1MDB: What Can Singapore, Malaysia & the World Learn From This Scandal
Malaysia state-owned investment fund 1MDB has brought down some high profile personalities in ways very few people could ever have imagined. The biggest casualty is former Malaysian Prime Minister, Najib Razak, who is staring at the possibility of going to jail for a long time.
So what is the 1MDB scandal?
1Malaysia Development Berhad was a state-owned investment fund that was supposed to attract foreign investment before it spurred criminal and regulatory investigations around the world. The investment fund came into being in 2009 under the former Prime Minister Najib.
Operating as an investment company, the fund was used to purchase privately owned power plants and finance a new financial district in Kuala Lumpur. While it was thought of as a noble project at the start, things started going south when the fund accumulated $12 billion in debt without luring any large-scale investment or bringing a single project to fruition.
The fund hit the global spotlight after a report in the Wall Street Journal claimed that up to $700 million from the fund was being wired into the former Prime Minister’s personal account. The 1MDB scandal has since become a hot topic in Malaysia having already cost the former prime minister his job as well as that of the governor of the central bank.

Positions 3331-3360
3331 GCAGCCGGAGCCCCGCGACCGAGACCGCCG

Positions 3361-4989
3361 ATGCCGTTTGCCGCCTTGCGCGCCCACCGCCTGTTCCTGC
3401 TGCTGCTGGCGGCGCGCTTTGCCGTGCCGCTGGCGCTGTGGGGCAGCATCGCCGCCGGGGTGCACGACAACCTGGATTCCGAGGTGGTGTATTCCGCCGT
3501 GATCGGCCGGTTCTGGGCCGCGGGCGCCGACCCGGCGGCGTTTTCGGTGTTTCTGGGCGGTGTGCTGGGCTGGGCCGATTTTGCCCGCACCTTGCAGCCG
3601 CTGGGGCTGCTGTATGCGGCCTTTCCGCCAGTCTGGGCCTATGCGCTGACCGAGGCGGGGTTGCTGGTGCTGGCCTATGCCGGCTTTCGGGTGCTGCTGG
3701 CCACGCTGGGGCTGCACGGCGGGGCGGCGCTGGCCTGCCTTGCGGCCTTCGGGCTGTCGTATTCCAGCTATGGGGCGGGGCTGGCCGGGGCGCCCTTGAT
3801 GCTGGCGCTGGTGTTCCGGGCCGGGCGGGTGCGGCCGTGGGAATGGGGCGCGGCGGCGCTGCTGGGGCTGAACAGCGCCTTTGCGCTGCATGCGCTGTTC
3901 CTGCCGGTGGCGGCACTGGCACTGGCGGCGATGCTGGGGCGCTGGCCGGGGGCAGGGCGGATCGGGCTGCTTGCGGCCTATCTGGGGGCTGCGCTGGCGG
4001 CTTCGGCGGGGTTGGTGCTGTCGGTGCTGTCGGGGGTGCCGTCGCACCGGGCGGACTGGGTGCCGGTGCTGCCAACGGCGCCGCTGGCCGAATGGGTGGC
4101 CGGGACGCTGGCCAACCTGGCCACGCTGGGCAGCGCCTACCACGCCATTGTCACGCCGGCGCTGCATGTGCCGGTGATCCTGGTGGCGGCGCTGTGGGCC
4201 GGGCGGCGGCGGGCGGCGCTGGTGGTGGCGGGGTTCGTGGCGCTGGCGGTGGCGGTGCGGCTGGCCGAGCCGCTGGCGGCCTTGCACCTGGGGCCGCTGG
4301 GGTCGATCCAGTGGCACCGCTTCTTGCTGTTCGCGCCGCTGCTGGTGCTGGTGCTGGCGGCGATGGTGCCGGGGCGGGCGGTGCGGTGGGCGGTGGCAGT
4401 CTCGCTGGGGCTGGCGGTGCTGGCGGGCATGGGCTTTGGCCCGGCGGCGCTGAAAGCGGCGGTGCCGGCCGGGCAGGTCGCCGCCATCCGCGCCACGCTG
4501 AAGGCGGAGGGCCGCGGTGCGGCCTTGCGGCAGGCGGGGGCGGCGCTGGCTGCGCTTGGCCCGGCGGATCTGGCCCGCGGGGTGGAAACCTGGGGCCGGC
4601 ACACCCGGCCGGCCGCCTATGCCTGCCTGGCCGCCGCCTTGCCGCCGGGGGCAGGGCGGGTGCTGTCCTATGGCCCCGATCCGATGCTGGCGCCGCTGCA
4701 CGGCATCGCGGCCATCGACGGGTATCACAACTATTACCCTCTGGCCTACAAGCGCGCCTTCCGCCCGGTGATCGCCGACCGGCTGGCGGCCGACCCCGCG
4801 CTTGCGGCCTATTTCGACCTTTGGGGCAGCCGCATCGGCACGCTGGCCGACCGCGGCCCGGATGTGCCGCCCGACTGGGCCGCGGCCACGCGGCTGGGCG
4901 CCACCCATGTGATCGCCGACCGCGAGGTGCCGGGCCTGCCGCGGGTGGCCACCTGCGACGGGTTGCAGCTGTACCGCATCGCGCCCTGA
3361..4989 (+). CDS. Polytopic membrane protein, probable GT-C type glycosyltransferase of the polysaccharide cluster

Investigators are trying to piece together how money was transferred from the 1MDB account and illegally into personal accounts. The U.S Department of Justice has already indicated that as much as $4.5 billion could have been moved from the fund, through opaque transactions and fraudulent shell companies.
A businessman by the name Low Taek Jho (better known as Jho Low) is accused of diverting money from the investment fund into personal accounts including that of the former prime minister, in transactions disguised to look like legitimate transactions. A whopping $681 million allegedly found its way into Najib’s account according to U.S prosecutors.
At least 10 countries have opened Investigations into the scandal as authorities focus their attention on possible embezzlement and money laundering. Switzerland, the U.S, and Singapore, are some of the countries that have opened probes into people and entities believed to have been beneficiaries of illegal transfers from the fund.
The U.S Department of Justice is believed to be in the process of seizing $1.7 billion worth of assets bought in the country using funds from the 1MDB fund. Some of the assets targeted include real estate, art as well as a luxury yacht.
Singapore and Switzerland on their part have imposed stiff penalties on banks believed to have been used as channels for siphoning money from the fund.
IMDB’s Key Figures: Who are they?
Businessman Low Taek Jho is the central figure in the 1MDB scandal as he is said to have done consulting work for the investment fund. According to U.S. prosecutors, the businessman set up shell companies that he used to collect proceeds from the fund. Some of the funds were used to pay Malaysian government officials, and some of the cash was used for his own lavish spending.